The scene in the park-n-ride lot where we met was like a backward summer camp drop-off. The mommies all got out of the minivans with make-up bags and too many bottles of wine as the dads and children waved and drove away. My daughter screamed like she needed a shot at the doctor’s office. We made our way to the marina where a passenger ferry would motor us across the water to Hat Island. On the shore, we learned about dock carts, schlepped our own stuff without toddlers pulling our hands, and boarded the boat. The silence and stunned gazes of women finally able to sit still slowly melted into relieved chatter and joking as we steadily cut toward the passage.
Halfway into the boat ride, a boat-hand walked past and casually informed: “There will be some whales up here on the left.”
“I’m gonna die! I’m gonna die! I’m gonna die! Oh my gosh! Oh my gosh!” I. Clutched. My. Invisible. Pearls. I patted my hand over my heart and took deep, nasal inhales. “I am gonna die!!” Brenna, best friend that she is, has listened to me lust and pine for whale-sighting for years. She turned the camera on me instead of the water.
I champed at my watermelon flavored Extra and searched the surface like I was looking for a life-preserver. “THERE IT IS!” The face I made was… I don’t know. I’m sorry for saying this, but it was embarrassing and basically orgasmic.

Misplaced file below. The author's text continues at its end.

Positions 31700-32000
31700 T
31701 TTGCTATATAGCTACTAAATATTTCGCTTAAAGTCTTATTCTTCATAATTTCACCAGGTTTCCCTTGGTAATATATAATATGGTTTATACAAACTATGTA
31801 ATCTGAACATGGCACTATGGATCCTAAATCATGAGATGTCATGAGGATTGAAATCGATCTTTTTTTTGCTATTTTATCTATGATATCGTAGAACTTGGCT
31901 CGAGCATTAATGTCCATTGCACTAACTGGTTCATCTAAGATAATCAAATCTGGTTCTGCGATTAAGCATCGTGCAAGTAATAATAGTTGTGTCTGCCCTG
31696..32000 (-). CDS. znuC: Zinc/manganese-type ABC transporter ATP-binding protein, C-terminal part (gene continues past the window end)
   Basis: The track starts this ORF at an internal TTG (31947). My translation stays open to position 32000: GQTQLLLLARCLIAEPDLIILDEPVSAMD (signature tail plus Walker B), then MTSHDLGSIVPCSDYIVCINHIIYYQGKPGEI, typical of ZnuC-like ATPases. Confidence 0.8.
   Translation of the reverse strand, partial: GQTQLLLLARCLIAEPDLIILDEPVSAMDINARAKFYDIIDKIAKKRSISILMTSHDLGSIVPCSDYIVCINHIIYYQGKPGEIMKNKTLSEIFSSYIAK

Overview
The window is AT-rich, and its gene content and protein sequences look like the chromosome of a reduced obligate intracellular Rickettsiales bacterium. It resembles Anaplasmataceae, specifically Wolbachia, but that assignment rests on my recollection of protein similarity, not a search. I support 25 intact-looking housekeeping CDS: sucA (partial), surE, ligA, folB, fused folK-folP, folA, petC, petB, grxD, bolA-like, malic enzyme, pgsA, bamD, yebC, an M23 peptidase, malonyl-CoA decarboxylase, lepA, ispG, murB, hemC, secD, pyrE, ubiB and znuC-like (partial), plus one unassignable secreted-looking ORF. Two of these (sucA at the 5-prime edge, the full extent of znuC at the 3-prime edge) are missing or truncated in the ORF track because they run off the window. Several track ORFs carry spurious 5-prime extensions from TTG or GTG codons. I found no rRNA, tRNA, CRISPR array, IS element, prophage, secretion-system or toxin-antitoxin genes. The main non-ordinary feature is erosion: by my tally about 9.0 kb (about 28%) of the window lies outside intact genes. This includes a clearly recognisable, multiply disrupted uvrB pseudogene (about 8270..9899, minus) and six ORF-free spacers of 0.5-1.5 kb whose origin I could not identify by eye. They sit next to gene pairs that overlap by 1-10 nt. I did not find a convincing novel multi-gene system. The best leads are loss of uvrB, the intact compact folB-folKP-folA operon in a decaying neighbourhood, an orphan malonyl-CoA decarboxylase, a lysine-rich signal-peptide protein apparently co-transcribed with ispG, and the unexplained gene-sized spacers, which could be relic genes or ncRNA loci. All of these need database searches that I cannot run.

The entire weekend was INSTANTLY worth it. I saw a whale. Spout and gray back. I’ll TAKE IT! And, thanks to my incredible, beloved friend I also got to see my own hilarious face, and that made the whole thing even better. We watched the video a hundred times. Everyone learned how obsessed I am with whales. The whole group rejoiced with me over the dream that finally met satisfaction.
Now we were talking. Weekend on Hat Island! Let’s do it! (and I still had my stand-up routine tucked up my sleeve.)
Blythe mentioned something about reading from Job, about Leviathan and how only God could control him. I’d never thought of Leviathan as a whale before.
Samantha and some others were in charge of beverages: coffee, wine… is there anything else? She exhibited mock offense at the fact that pretty much EVERY other woman had brought wine. As I stated: “I’m not going to trust anyone else with my wine needs.” Don’t get me wrong: I’m pretty (very) anti-drunkenness. But I’m pro-wine-gladdens-the-heart-and-warms-you-up-for-my-stab-at-stand-up.